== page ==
Edmonton fire chief looking for solutions after four homeless people die in fires

Edmonton fire Chief Joe Zatylny is looking at an initiative from Surrey, B.C. as a possible solution to prevent fires in vacant and abandoned buildings. 

Surrey, B.C., cracked down on abandoned properties through proactive program

Edmonton Fire Rescue Services Chief Joe Zatylny took over from former chief Ken Block in June 2020. (Edmonton Fire Rescue Services)

Edmonton Fire Rescue Services (EFRS) Chief Joe Zatylny is looking at an initiative from Surrey, B.C., as a possible solution to preventing fires in vacant and abandoned buildings. 

In a year-end interview with CBC News, Zatylny said tackling the issue is one of his priorities for 2022. His list also includes increasing diversity EFRS and looking after the mental health of frontline staff. 

Zatylny is concerned about the recent fire-related deaths of four people experiencing homelessness.

Two of the fires were in abandoned and empty buildings. 

"We're seeing too many fires in vacant buildings that should be secure," Zatylny said. 

"It's as innocent as people trying to stay warm and people just trying to eat. We need to help them and find a way to make sure that those buildings remain secure."

Zatylny said staff are working on a fire safety plan directed at the homeless population.

He's also interested in looking at the Surrey Distressed Properties program that started in 2017 and reduced the number of fires in vacant and abandoned buildings by 94 per cent, according to a report from September 2021.

Under the program, the Surrey Fire Service regularly inspects vacant and derelict buildings. 

If a property is deemed to be a fire risk, the service can compel owners to provide better security, demolish or improve the structures within a prescribed period of time. The municipality can deal with non-compliant owners by tearing down the structure and sending them the bill. 

Zatylny said Edmonton hasn't looked at this type of measure before but he is interested in exploring it with council and other levels of government.

"Do we have the authority?" he asked. "Is the legislation there to be able to move down this road?

"We believe we're at a time where there's too much risk to the members of the public and our own firefighters…We don't want to lose any more lives in these structures."

Four Edmontonians experiencing homelessness died in fire-related events in the past two months. One died following a fire at the former Dwayne's Home building in downtown Edmonton. (David Bajer/CBC)

Drug poisonings up 

Zatylny became fire chief in June 2020 in the early months of the COVID-19 pandemic. One of the challenges faced by the EFRS is the spike in calls for opioid poisonings.

While the total number of calls have tripled from pre-pandemic days, Zatylny said they went up seven times in the summer months.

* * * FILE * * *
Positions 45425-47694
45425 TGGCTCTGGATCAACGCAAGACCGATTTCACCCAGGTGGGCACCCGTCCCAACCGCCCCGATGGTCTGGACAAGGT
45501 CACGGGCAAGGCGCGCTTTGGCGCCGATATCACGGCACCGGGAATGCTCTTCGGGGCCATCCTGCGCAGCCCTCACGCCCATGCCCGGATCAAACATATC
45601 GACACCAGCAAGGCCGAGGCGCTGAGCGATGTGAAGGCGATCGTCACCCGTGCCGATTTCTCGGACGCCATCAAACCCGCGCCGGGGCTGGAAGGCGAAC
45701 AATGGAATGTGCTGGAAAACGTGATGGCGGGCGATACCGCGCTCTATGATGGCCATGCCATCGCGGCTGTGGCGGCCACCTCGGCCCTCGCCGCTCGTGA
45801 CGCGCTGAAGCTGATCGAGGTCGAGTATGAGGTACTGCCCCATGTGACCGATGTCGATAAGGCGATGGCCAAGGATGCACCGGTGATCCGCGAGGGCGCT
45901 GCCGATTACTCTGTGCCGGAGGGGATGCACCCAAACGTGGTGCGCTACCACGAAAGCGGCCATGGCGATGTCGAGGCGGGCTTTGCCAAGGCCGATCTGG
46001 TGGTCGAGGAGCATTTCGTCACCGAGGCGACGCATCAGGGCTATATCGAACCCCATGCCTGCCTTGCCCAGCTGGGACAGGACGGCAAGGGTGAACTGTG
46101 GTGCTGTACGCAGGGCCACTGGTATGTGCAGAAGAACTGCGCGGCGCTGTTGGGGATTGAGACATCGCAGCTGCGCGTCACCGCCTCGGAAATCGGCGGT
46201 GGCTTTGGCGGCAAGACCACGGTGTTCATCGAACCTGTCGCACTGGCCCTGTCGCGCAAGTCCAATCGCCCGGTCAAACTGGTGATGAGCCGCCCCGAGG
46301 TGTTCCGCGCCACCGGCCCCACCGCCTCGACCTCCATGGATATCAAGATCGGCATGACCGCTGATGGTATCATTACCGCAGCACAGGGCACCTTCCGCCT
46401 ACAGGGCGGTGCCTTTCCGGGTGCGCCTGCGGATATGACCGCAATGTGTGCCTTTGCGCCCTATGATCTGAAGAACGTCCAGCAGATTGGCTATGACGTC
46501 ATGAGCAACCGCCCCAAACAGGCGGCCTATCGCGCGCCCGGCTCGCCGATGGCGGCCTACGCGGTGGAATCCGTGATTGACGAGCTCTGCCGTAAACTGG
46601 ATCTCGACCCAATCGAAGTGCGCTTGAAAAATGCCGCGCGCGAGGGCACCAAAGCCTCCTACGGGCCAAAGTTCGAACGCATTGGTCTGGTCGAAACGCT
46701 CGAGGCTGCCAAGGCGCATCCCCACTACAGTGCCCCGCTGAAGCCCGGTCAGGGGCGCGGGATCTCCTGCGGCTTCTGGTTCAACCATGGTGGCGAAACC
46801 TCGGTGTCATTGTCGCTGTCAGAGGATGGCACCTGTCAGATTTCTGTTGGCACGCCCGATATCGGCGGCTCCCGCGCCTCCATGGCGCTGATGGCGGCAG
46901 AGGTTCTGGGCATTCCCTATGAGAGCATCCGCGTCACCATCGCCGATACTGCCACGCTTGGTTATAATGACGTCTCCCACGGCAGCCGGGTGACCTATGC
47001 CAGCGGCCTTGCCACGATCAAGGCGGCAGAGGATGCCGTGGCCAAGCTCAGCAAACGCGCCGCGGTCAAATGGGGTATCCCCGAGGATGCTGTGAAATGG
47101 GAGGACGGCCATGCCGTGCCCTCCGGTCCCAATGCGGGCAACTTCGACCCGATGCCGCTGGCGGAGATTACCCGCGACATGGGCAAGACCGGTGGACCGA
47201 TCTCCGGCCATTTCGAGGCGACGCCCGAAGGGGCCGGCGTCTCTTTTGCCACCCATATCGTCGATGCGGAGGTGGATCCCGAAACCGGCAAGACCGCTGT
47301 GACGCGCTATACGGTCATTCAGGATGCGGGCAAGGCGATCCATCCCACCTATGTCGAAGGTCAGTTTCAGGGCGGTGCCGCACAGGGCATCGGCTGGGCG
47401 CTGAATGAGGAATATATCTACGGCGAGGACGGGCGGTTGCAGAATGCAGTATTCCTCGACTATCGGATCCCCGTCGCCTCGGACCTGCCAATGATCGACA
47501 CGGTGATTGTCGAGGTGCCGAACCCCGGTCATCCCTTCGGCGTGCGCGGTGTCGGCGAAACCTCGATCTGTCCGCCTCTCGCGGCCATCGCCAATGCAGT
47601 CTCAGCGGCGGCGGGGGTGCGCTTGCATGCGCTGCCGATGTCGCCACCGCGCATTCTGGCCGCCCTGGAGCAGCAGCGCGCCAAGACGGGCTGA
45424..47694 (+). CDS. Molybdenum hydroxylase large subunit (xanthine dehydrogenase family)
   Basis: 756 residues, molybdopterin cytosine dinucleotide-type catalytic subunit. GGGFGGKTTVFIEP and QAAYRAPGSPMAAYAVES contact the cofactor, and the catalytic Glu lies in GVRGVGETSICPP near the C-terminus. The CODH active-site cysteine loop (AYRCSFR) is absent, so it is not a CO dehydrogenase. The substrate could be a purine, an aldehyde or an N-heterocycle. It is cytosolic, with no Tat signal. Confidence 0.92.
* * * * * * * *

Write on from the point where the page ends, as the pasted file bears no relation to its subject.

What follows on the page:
He said firefighters are facing complex situations when they arrive at a call. Sometimes fire crews are responding to four or five calls to help one person in one night. Other times they encounter multiple people in medical distress. 

"It doesn't seem like we're making an impact in this fight against opioids during this pandemic," Zatylny said.

Advocates point to the province's decision to close the safe consumption site at the Boyle Street Community Services as one factor in the rise of drug poisonings. The George Spady Centre is the only safe consumption site in Edmonton's inner city. It now operates around the clock. 

Zatylny said the issue is complex and it is hard to say what impact the closure had on the number of drug poisonings. He said EFRS, Alberta Health Services and the Edmonton Police Service have different sets of data. 

Zatylny said solving the issue requires a unified effort. 

"How can the three of us at the very least, work more closely together and help provide better outcomes to the people that we serve?" he asked.

The shortage of EMS in Alberta is another issue that alarmed municipal leaders in 2021. 

In 2018, the average time firefighters spent on an EMS call was six minutes and 25 seconds. Zatylny says it jumped to nine minutes and 30 seconds in 2021. 

Zatylny says longer response times on EMS calls creates possible delays for fire calls as units need to be dispatched from other locations across the city. 

In 2021, EFRS introduced two new programs to help firefighters with mental health. Zatylny said the service worked with Wounded Warriors, a national organization military veterans and first responders with mental health, on a new stress management program for recruits.

A grant from the province helped with the development of a new mental health and wellness smartphone app to help staff reach skills training and access to training.

As for diversity, the fire service welcomed three new female recruits but Zatylny said more needs to be done. EFRS plans to do more outreach and recruitment in 2022.